NASA Ames Research Center is exploring the technology requirements to develop what it calls a state-of-the-art device that could detect health-related biomarkers of astronauts in space.
The agency has issued a Request for Information (RFI), seeking detailed information regarding compact technologies currently available that can analyze health-related biomarkers in breath, saliva, [skin], blood, and urine using a single compact device. Such a device sound like the legendary fictional medical Tricorder of Star Trek fame.
From NASA: "The specific biomarkers to be detected are currently under evaluation by NASA, but include abroad range of molecules and cells associated with health status, impact of the space environment on individual astronauts, and prediction of future health events. Analyses and analytes of interest include cell profiles, proteins and peptides, and small organic molecules."
NASA said of existing technology, it wants to know: Which sample types currently are analyzable using the instrument? Which biomarkers are currently analyzable using this instrument? What is the weight, dimensions and power requirements of the device?
NASA said is seeking responses regarding fully functioning devices (full integrated systems) that are currently available, developed to at least the advanced prototype stage. The space agency said it isn't looking for information about conceptual designs or individual component technologies that have not yet been integrated into a single device.
The space agency may want to look into an ongoing X Prize Foundation challenge that is offering a $10 million prize for the company that can build a mobile platform that can accurately diagnoses 15 diseases from 30 consumers in three days.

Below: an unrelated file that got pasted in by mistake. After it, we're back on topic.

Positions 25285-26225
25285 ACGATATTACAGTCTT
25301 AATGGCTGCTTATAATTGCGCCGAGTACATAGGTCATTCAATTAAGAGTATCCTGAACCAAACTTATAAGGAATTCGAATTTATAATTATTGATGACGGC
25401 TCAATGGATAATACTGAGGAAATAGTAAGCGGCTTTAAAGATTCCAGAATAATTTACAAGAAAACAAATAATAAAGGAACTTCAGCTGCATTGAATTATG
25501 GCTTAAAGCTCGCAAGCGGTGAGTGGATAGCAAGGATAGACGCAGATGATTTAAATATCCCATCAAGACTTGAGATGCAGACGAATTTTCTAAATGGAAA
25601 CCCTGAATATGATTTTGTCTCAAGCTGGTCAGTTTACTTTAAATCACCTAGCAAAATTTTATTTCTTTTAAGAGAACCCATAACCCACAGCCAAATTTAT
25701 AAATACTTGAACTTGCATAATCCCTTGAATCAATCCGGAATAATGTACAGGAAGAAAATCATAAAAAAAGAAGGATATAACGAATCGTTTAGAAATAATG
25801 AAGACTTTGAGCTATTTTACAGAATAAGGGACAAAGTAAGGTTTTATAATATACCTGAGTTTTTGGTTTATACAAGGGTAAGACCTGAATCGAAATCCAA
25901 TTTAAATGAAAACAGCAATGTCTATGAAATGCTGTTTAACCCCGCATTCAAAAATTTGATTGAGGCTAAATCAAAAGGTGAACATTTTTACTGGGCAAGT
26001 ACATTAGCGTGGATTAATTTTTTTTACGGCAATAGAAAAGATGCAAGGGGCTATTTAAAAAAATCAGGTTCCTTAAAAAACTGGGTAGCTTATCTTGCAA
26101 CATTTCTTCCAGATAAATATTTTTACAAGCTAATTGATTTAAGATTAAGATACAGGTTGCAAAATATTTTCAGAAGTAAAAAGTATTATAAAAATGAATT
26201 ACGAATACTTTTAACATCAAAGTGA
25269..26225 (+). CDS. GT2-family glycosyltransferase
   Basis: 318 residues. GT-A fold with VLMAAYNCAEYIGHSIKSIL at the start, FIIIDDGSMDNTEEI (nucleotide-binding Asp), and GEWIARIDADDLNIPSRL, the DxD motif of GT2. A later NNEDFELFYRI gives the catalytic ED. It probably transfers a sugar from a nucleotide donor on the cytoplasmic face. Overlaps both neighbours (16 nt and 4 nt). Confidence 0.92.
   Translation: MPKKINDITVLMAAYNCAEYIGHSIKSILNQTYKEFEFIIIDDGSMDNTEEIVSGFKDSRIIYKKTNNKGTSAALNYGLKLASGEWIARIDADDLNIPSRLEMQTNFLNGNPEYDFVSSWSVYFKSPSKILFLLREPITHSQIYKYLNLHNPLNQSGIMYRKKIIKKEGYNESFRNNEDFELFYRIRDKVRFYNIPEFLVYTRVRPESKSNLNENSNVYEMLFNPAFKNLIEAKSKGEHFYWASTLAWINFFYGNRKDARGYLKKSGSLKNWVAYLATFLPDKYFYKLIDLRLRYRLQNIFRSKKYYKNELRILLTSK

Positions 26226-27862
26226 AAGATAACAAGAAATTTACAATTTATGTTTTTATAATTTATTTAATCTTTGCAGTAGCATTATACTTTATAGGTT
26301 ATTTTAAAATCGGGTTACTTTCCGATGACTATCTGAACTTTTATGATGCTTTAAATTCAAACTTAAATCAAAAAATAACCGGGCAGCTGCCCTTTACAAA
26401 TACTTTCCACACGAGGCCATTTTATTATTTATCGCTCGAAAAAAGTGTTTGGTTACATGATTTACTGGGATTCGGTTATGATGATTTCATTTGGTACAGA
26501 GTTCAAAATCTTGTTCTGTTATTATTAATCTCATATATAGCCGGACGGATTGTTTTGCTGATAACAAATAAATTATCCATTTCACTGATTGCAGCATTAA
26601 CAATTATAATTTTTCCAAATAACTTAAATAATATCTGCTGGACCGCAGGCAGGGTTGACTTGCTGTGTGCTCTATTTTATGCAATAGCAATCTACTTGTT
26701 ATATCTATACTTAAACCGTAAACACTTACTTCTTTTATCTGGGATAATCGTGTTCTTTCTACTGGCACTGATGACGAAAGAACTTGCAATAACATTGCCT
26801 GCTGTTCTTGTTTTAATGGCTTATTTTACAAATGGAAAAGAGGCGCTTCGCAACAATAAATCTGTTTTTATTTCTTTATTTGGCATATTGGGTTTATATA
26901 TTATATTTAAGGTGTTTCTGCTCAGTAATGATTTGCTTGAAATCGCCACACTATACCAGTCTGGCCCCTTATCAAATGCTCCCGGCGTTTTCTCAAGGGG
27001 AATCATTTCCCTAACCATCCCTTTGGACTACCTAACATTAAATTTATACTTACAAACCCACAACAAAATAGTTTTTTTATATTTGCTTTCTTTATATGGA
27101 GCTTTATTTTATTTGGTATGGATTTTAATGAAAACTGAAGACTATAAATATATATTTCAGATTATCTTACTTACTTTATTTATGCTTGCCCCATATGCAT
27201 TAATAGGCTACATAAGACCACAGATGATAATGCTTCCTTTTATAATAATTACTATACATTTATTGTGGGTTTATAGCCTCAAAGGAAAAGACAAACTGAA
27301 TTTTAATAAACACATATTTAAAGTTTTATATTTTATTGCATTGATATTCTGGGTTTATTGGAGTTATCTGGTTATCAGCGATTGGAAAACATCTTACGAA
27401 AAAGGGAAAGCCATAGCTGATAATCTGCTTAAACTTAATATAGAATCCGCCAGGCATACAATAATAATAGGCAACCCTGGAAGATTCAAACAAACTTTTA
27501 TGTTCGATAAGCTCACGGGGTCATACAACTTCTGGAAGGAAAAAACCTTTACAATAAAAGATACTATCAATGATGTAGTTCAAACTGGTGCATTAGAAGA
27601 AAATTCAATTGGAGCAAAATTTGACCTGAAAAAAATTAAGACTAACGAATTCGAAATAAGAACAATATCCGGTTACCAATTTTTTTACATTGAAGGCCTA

The idea is to use artificial intelligence and wireless sensing to make medical diagnoses independent of a physician or healthcare provider, X Prize stated. Metrics for health the device will need to measure could include such elements as blood pressure, respiratory rate, and temperature. Ultimately, this tool will collect large volumes of data from ongoing measurement of health and give consumers a way to see the state of their health from a mobile device, the group said.
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A few of the other requirement for competitors, from the X Prize website on the Tricorder Challenge include: "Given that each team will take its own approach to design and functionality, the device's physical appearance and functionality may vary immensely from team to team. Indeed, the only stated limit on form is that the mass of its components together must be no greater than five pounds. But because an important part of the qualifying round will be evaluating consumer experience in using it, the limitations set by this competition will force teams to make choices. Teams will have to consider tradeoffs amongst weight, functionality, power requirements, battery life, screen resolution, AI engine location, diagnosis capability, end consumer cost, and so on."
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